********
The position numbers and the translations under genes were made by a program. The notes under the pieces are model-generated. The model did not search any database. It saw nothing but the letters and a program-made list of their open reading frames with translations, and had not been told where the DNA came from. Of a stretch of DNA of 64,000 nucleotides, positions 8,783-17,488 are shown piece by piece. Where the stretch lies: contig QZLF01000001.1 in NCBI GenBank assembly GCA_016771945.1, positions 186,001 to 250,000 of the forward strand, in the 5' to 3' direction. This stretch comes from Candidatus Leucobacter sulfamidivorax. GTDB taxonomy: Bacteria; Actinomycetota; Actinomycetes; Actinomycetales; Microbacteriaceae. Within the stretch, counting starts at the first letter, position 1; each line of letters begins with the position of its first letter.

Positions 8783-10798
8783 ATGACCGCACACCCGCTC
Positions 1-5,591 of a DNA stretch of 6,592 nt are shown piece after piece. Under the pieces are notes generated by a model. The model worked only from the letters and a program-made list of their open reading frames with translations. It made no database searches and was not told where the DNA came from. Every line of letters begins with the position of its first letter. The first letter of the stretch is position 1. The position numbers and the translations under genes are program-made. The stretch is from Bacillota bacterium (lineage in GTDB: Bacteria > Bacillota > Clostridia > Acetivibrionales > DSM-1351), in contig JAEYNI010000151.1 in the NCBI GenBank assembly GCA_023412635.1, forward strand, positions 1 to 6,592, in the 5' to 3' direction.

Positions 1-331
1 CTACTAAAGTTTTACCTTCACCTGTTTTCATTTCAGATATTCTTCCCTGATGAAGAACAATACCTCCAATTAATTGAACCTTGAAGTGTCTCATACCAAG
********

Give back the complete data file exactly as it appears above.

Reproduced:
The position numbers and the translations under genes were made by a program. The notes under the pieces are model-generated. The model did not search any database. It saw nothing but the letters and a program-made list of their open reading frames with translations, and had not been told where the DNA came from. Of a stretch of DNA of 64,000 nucleotides, positions 8,783-17,488 are shown piece by piece. Where the stretch lies: contig QZLF01000001.1 in NCBI GenBank assembly GCA_016771945.1, positions 186,001 to 250,000 of the forward strand, in the 5' to 3' direction. This stretch comes from Candidatus Leucobacter sulfamidivorax. GTDB taxonomy: Bacteria; Actinomycetota; Actinomycetes; Actinomycetales; Microbacteriaceae. Within the stretch, counting starts at the first letter, position 1; each line of letters begins with the position of its first letter.

Positions 8783-10798
8783 ATGACCGCACACCCGCTC
Positions 1-5,591 of a DNA stretch of 6,592 nt are shown piece after piece. Under the pieces are notes generated by a model. The model worked only from the letters and a program-made list of their open reading frames with translations. It made no database searches and was not told where the DNA came from. Every line of letters begins with the position of its first letter. The first letter of the stretch is position 1. The position numbers and the translations under genes are program-made. The stretch is from Bacillota bacterium (lineage in GTDB: Bacteria > Bacillota > Clostridia > Acetivibrionales > DSM-1351), in contig JAEYNI010000151.1 in the NCBI GenBank assembly GCA_023412635.1, forward strand, positions 1 to 6,592, in the 5' to 3' direction.

Positions 1-331
1 CTACTAAAGTTTTACCTTCACCTGTTTTCATTTCAGATATTCTTCCCTGATGAAGAACAATACCTCCAATTAATTGAACCTTGAAGTGTCTCATACCAAG